North Atlantic wind farms could provide energy for all civilization
Generating renewable energy is the need of the hour and newer sustainable means of generating energy are constantly being researched. Several studies have established that wind speeds are higher over the ocean than over land. And because of this, it was thought that wind turbines in the ocean could generate much more energy than wind turbines on land. But research up until now was unable to tell us whether the ocean winds could actually be converted to electricity.
New research by Dr Anna Possner and Dr Ken Caldeira from Carnegie Institution for Science at Stanford University, California has shown that sufficient energy to meet all of civilization's current needs could be found in the North Atlantic wind farms. The energy captured by wind farms typically originates high up in the atmosphere and is transported down to the surface where the turbines extract this energy. Studies in the past have concluded that the rate of energy extraction is limited by the rate at which the energy is moved down. But when Possner and Caldeira compared the productivity of wind farms to theoretical open-ocean wind farms, it was concluded that ocean-based wind farms could generate at least three times more power than the ones on land. Possner explained, "We found that giant ocean-based wind farms are able to tap into the energy of the winds throughout much of the atmosphere, whereas wind farms onshore remain constrained by the near-surface wind resources."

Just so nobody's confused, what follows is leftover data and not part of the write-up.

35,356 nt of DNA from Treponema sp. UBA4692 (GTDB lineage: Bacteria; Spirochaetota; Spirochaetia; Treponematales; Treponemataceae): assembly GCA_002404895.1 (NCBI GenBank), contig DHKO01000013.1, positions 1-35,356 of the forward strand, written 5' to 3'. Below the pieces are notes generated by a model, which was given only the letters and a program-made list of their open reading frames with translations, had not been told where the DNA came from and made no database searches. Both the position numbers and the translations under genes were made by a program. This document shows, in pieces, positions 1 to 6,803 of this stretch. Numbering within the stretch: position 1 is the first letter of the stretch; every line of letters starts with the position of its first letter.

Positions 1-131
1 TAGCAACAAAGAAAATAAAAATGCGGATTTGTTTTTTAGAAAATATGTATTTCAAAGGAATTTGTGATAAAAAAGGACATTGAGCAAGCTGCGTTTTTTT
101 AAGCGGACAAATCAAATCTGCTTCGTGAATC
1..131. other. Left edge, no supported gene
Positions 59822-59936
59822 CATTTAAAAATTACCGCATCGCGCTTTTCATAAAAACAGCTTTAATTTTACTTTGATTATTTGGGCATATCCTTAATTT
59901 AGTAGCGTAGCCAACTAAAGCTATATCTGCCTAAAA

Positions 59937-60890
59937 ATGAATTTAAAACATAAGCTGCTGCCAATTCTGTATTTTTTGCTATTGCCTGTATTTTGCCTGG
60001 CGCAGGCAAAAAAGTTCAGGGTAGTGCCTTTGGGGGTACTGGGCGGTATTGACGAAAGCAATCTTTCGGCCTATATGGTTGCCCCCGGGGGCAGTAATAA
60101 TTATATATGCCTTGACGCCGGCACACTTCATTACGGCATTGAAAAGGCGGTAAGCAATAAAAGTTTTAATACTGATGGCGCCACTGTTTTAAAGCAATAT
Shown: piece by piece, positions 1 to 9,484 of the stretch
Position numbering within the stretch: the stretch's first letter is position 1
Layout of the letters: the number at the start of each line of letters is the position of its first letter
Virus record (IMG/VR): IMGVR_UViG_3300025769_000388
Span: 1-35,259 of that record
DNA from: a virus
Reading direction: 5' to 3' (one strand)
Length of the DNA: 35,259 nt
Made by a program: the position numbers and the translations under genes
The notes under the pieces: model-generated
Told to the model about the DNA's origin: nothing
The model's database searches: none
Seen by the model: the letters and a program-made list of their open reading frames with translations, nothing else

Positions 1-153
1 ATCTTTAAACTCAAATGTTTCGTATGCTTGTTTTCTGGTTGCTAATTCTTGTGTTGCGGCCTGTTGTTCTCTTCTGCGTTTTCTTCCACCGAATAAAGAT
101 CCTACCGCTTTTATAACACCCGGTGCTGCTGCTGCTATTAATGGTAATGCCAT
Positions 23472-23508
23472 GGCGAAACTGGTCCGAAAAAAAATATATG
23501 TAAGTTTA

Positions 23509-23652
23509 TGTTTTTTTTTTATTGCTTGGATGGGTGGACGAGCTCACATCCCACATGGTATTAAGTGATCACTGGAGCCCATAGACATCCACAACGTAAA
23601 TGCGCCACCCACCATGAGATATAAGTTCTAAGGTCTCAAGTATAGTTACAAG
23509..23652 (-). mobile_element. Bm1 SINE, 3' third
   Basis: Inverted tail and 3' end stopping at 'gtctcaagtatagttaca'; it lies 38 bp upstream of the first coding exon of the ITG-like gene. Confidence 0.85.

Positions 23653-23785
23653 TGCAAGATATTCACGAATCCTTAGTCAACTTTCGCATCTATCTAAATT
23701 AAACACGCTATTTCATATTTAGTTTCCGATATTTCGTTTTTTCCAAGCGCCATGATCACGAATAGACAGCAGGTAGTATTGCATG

Although wind power production in the open ocean is still being developed, the huge wind power resources identified in the study will help develop lower-cost technologies that can operate in the ocean and transmit this electricity to land.
Anna Possner, Ken Caldeira.
Geophysical potential for wind energy over the open oceans.
Proceedings of the National Academy of Sciences; DOI: 10.1073/pnas.1705710114
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